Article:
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Butte SPIRIT Center finds new group home site, moves forward with state licensing

Butte SPIRIT Center finds new group home site, moves forward with state licensing

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Butte SPIRIT Center prepares to open home in Butte

Demetrius Fassas, left, and Sean Wisner, co-founders of the proposed Butte SPIRIT Center, stand in front of the would-be recovery home at 609 West Galena Street in Butte. The address was incorrectly reported in a story published on page A7 of the June 19 edition of The Montana Standard. The Butte SPIRIT Center is a 501(c)(3) Non-Profit Organization with a mission to serve Butte with a sober living facility housing men primarily from Butte and Silver Bow County. The six-bed facility aims to provide a sense of structure for residents by having mandatory recovery activities, house meals and meetings, chore schedules and curfews. The home will also provide life skills classes, work placement and connect residents to affordable housing once they are ready to leave the group home. Wisner says among other plans, the home is looking to hire a residence manger. 

Editor's note: This story was revised on June 19 to reflect the following information:

In a story on Page A7 of the June 19 edition of The Montana Standard, the address listed for Butte SPIRIT Home’s planned recovery home site was incorrect. The correct address is 609 W. Galena Street. 

A nonprofit group is moving forward with plans to close in on a seven-bedroom house in an Uptown neighborhood and make it a transitional home for men recovering from dependence on alcohol or drugs.

As long as the proposed Butte SPIRIT Center at 609 W. Galena Street meets state requirements to be a “community residential facility,” the nonprofit plans to begin services this fall or winter.

Right now, there’s nothing in Butte-Silver Bow ordinances barring the proposed group home from any area zoned for residential use or requiring a conditional use permit beforehand, officials say. 

But the Council of Commissioners have signaled strong support to move forward with a proposal that could change that.

On a 10-2 vote Wednesday night, commissioners decided to proceed with scheduling a public hearing to make changes to the zoning ordinance.

The push for an ordinance change began last fall when the nonprofit group wanted to buy a house on West Platinum Street and use it as a transition home for up to eight men recovering from alcohol or drug use.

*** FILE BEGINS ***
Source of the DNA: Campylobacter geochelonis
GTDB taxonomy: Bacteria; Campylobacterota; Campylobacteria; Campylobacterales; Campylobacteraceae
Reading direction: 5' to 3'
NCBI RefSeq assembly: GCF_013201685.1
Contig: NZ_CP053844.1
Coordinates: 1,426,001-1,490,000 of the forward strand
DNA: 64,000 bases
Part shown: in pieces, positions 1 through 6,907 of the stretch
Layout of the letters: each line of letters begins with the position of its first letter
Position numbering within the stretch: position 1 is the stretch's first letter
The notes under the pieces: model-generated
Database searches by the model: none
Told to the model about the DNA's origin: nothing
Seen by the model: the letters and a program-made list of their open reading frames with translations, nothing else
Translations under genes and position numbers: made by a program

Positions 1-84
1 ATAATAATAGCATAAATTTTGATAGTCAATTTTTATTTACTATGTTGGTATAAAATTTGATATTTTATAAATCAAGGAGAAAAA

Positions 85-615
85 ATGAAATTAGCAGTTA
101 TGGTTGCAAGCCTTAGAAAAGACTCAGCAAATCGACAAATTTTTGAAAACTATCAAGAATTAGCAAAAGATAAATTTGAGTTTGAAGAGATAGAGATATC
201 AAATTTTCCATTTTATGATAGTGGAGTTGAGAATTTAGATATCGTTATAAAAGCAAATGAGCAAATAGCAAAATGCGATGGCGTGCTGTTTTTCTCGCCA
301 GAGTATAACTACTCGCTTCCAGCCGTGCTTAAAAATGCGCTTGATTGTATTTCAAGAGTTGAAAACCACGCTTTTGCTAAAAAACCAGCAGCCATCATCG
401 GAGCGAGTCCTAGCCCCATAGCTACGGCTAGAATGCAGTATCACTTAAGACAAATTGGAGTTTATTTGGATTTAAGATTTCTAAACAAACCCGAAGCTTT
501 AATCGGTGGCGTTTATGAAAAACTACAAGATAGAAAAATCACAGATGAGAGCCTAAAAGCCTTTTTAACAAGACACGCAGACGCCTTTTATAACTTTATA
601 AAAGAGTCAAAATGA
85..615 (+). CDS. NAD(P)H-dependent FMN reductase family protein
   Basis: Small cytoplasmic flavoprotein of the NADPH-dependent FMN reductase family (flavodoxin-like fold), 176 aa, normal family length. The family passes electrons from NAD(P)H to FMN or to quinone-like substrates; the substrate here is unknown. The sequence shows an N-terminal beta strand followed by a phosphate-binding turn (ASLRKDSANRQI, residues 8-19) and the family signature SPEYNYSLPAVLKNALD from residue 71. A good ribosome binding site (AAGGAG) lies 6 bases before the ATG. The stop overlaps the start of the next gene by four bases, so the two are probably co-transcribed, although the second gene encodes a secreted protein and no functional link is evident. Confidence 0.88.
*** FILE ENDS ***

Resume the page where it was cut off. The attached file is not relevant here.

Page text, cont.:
Numerous residents objected, saying such a home did not belong in their family friendly neighborhood or others in Butte.

Demetrius Fassas, one of the co-founders of Butte SPIRIT Center, acknowledged that they initially didn’t do a good job of explaining their plans to neighbors and pulled plans for a house in a west side neighborhood.

Fassas said they have learned from their mistakes and the new neighborhood in Uptown Butte. He said the nonprofit has received “good reception” from the neighbors, and some even have offered to volunteer at the proposed center.

Asked whether the proposed ordinance change would derail the nonprofit’s plans to set up a transitional home at the new location, Fassas said he doesn’t think it would at all. 

He said the Butte SPIRIT Center would be considered a residential use since it would provide home care on a 24-hour basis for eight or less people. He added that the process to get a state license for such a facility is more stringent than the process of getting a local conditional use permit.

“It’s strange to me that the zoning change would apply to licensed facilities and not include unlicensed facilities,” Fassas said. “It makes it harder for more highly qualified facilities to operate, while unlicensed facilities get no oversight.”

Founders of the Butte SPIRIT Center say most residents in the home would come from treatment centers, some possibly from the Department of Corrections and local 12-step groups. All would be screened and none would be violent or sexual offenders. 

They say residents would be under 24-hour supervision and follow a rigid structure. “Each day is planned out and filled with recovery-related programming,” their news release said.

A licensed addictions counselor would be on hand each day, residents would get support for recovery, finding jobs and transitioning to a productive life, and there would be no tolerance for drug or alcohol use, they say. The average stay for residents would be three to six months.

“The use of drug and alcohol testing as well as a robust security and surveillance system with 24-hour monitoring will ensure added security and accountability for the residents and surrounding neighborhood,” the release said.

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Kristine de Leon is a reporter for the Montana Standard, her focus in on natural resource stories.

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